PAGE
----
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From Power to Protest After JFK

by John R. Bohrer

Pub Date: June 6th, 2017
ISBN: 978-1-60819-964-8
Publisher: Bloomsbury

Freelance reporter and TV news producer Bohrer debuts with an inquiry into the transformation of Robert F. Kennedy (1925-1968) from hard-nosed political operative to inspirational presidential candidate.

When John F. Kennedy was murdered in 1963, his brother Robert had never held elective office, nor seemed likely to. As JFK's campaign manager and later as attorney general, he stepped on many toes and made few friends; the word most often used to describe him was "ruthless." Grief-stricken and increasingly marginalized by a paranoid Lyndon Johnson, RFK was profoundly uncertain about his future. After a desultory quest for the 1964 vice-presidential nomination was vetoed by Johnson, he won a Senate seat in New York and began building a national constituency around a radical social welfare program and skepticism about the administration's Vietnam policy. Growing up in wealth and privilege, he had had little experience with the effects of racism and poverty; as a senator, his efforts to advance his brother's civil rights legacy led him to a wholehearted embrace of their victims in contentious and even dangerous circumstances. To young people, especially, he began speaking passionately of a "revolution now in progress," peaceful if possible, but demanding advances in individual dignity and in economic and political freedom. Bohrer presents this thorough and well-researched narrative in an evenhanded style, leaving evaluation of this still-controversial politician to readers. Oddly, he ends his story in early 1966, two years before RFK definitively broke with Johnson, running a long-shot presidential campaign that ended with Kennedy's assassination; the implication is that Kennedy's political transformation was complete by this time and all that followed was merely consequential. The author also leaves it to readers to ponder the continuing relevance of this long-dead senator who stood for many as "a bridge for a country that was tearing apart."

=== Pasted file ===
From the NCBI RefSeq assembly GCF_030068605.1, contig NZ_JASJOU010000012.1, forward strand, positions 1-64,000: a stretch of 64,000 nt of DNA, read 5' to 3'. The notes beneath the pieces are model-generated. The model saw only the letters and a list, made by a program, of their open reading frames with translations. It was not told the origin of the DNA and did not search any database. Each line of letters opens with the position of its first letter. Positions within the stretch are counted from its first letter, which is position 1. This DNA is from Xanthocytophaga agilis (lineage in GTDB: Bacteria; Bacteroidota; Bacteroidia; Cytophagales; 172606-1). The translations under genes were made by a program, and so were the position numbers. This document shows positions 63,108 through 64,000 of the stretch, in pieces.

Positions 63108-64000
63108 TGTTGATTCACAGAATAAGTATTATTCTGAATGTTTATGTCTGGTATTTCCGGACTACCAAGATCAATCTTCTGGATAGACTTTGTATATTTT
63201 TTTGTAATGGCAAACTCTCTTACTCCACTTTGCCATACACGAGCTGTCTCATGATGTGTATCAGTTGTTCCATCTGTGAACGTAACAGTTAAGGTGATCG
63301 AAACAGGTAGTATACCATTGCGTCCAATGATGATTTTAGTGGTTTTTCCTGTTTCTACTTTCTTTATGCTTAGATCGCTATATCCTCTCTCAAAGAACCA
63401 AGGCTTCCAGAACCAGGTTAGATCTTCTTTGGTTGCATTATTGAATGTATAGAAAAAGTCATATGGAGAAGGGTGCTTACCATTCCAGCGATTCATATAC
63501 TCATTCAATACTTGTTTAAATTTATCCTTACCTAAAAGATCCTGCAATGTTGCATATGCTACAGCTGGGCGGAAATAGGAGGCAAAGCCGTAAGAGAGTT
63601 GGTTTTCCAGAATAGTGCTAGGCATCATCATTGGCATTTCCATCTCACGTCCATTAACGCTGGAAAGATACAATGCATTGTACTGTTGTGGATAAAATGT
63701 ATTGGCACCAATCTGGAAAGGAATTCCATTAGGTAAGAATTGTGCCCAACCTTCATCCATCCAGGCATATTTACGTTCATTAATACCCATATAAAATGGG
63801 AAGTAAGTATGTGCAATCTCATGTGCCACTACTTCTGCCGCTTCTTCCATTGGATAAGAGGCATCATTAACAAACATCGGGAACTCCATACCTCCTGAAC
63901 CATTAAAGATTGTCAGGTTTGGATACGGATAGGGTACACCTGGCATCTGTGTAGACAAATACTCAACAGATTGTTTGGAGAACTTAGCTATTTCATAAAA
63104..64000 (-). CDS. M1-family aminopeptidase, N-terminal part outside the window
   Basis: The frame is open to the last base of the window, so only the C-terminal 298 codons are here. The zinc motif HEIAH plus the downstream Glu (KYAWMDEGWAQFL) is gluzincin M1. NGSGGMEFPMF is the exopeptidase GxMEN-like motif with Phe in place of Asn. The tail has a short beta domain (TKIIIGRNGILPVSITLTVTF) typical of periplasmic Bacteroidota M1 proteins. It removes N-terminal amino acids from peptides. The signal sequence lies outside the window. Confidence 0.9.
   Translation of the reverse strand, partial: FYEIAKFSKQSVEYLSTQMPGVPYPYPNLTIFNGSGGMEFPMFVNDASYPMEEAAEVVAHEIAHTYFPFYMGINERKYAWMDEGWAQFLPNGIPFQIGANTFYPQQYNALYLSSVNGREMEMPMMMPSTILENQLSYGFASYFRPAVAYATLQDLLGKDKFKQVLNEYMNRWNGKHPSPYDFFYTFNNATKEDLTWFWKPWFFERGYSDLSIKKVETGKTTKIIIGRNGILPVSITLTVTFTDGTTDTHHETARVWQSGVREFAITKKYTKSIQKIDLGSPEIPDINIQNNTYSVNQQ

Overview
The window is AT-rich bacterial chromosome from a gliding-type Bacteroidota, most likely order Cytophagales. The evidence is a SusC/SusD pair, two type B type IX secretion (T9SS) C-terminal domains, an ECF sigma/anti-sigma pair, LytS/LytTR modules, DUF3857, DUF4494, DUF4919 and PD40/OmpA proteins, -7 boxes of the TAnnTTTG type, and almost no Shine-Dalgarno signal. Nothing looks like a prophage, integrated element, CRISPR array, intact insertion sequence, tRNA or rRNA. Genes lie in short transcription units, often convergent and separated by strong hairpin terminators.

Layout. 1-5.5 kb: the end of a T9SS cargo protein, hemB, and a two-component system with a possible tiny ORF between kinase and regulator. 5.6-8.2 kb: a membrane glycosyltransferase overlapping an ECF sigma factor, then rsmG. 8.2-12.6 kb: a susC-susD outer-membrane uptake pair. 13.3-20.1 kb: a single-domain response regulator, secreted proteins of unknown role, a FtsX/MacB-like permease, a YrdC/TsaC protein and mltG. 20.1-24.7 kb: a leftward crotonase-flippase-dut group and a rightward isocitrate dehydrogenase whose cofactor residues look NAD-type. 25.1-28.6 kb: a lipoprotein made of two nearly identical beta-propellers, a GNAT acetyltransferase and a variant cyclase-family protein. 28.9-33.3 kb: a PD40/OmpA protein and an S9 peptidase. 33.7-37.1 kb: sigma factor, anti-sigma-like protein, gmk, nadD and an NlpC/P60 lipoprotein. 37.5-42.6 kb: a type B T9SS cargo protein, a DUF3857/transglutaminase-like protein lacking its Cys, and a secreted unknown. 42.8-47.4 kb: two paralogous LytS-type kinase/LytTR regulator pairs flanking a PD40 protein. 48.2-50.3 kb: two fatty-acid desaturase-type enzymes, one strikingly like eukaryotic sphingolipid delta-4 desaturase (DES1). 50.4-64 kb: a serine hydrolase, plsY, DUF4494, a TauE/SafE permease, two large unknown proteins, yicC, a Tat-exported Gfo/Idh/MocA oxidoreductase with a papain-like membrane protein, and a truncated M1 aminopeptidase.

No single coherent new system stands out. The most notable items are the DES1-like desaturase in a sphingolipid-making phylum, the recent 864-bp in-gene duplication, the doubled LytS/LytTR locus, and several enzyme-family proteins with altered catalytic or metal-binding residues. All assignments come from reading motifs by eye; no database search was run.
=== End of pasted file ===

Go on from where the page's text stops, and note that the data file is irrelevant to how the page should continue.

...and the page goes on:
A poignant sketch of a lost champion of social justice from an age when it could still be said that "politics is still the greatest and most honorable adventure."